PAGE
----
"Ulūpī, the daughter of the serpent Kauravya, jumped into the Ganges and to Maṇalūrapura, went Citrāṅgadā." (Bhāṣā Bhārata, Mahāprasthānika Parva, Chapter 1, Stanza 27). The other names of Ulūpī. Bhujagātmajā, Bhujagendrakanyakā, Bhujagottamā Kauravī, Kauravyaduhitā, Kauravyakulanandinī, Pannaganandinī, Pannagasutā, Pannagātmajā, Pannageśvarakanyā, Pannagī, Uragātmajā. These are the synonyms used in the Mahābhārata for Ulūpī. (See full article at Story of Ulūpī from the Puranic encyclopaedia by Vettam Mani)Source: Cologne Digital Sanskrit Dictionaries: The Purana Index
The Purana (पुराण, purāṇas) refers to Sanskrit literature preserving ancient India’s vast cultural history, including historical legends, religious ceremonies, various arts and sciences. The eighteen mahapuranas total over 400,000 shlokas (metrical couplets) and date to at least several centuries BCE.
General definition (in Hinduism)Source: Apam Napat: Indian Mythology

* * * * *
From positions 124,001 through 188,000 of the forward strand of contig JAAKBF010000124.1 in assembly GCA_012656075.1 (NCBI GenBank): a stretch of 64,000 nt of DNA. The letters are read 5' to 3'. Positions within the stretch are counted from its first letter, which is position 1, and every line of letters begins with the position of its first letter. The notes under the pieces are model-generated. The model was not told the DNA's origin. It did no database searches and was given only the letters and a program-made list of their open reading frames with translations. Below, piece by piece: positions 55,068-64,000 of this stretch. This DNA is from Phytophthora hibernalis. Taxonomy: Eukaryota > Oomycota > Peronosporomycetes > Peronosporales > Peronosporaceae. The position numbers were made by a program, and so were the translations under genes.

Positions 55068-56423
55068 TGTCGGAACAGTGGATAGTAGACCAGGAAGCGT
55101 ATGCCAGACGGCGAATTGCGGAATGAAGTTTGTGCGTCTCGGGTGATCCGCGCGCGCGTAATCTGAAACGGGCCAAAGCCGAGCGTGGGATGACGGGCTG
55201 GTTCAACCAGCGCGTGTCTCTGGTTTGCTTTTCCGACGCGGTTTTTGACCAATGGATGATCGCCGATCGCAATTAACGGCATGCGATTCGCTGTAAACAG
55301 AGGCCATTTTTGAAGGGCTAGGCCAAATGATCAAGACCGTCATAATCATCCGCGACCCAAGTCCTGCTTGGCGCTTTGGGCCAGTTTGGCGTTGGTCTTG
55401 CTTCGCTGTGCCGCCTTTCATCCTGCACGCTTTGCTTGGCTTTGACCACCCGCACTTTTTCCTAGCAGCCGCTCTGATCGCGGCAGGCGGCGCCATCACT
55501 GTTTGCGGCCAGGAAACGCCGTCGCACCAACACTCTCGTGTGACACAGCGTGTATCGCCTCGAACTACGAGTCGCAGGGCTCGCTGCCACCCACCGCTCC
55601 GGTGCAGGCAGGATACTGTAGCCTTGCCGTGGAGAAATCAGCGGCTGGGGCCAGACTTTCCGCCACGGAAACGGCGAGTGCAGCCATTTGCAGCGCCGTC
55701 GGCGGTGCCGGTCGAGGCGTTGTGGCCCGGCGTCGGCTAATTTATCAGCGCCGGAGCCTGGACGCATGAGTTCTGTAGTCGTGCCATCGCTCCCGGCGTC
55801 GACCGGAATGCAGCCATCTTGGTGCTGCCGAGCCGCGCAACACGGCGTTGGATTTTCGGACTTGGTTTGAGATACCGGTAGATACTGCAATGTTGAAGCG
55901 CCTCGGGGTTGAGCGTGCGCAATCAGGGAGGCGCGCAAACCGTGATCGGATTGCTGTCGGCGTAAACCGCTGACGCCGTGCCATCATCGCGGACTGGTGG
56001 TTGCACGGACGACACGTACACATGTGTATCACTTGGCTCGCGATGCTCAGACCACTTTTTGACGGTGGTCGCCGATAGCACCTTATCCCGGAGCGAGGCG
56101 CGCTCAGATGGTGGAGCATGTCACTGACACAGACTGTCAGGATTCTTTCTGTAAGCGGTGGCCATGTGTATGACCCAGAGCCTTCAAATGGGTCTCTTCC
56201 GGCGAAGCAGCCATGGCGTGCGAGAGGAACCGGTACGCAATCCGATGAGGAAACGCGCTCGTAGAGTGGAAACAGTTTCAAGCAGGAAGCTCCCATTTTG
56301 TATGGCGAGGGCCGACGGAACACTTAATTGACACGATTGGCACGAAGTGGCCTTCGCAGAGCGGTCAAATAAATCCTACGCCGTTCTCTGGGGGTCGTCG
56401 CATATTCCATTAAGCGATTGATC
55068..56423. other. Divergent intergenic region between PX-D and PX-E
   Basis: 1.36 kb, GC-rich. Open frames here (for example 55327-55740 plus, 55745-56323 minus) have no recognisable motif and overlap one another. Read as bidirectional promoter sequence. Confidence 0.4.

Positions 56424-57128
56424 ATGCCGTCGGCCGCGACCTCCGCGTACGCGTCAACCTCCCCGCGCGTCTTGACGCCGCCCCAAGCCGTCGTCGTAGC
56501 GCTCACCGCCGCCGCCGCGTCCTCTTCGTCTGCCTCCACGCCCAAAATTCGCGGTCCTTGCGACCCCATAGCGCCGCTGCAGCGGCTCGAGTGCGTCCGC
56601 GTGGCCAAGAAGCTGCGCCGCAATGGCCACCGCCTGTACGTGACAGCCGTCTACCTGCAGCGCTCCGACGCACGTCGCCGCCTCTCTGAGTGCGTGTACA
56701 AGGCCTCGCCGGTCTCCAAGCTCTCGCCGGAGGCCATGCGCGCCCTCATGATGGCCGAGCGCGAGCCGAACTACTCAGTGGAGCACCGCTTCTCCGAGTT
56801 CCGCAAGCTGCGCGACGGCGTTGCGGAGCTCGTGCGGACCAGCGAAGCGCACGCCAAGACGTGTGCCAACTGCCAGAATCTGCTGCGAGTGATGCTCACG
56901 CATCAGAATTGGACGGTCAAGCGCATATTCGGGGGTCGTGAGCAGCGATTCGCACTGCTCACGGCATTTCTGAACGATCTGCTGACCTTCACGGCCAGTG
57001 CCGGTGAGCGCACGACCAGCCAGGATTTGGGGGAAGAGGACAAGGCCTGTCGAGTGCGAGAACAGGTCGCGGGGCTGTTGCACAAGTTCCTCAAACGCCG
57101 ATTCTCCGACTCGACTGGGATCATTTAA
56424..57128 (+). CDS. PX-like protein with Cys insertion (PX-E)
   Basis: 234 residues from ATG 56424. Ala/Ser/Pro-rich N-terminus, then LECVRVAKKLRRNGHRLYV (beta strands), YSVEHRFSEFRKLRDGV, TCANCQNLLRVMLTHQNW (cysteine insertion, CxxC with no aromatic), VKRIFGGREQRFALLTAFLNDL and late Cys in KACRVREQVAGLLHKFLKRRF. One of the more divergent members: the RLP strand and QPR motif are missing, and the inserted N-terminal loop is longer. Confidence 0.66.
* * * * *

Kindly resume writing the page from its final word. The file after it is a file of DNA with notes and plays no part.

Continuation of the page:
Ulupi was a Naga princess, the daughter of Kauravya, a king of the Nagas. When Arjuna was in exile for twelve years (he had inadvertently breached a compact with Yudhishtra), she saw him when he was bathing in a lake. She fell in love with him and abducted him to her underwater palace.Source: WikiPedia: Hinduism
Ulūpī (उलूपी): A daughter of Kauravya, Raja of the Nagas, with whom Arjuna contracted a kind of marriage. She was nurse to her stepson, Babhruvahana, and had great influence over him. According to the Vishnu Purana she had a son named Iravat.
Languages of India and abroad
Sanskrit dictionarySource: DDSA: The practical Sanskrit-English dictionary
Ulūpī (उलूपी).—A Nāga princess. [She was the daughter of the serpent Kauravya. While one day she was bathing in the Ganges, she happened to see Arjuna, and being enamoured of his handsome form, she managed to have him conveyed to her home, the Pātāla, and there induced him to take her as his wife, which he, after considerable hesitation, consented to do. She bore him a son named Irāvat. When Arjuna's head was cut off by Babhruvāhana's arrow, it was with her assistance that he was restored to life; see Arjuna.]Source: Cologne Digital Sanskrit Dictionaries: Monier-Williams Sanskrit-English Dictionary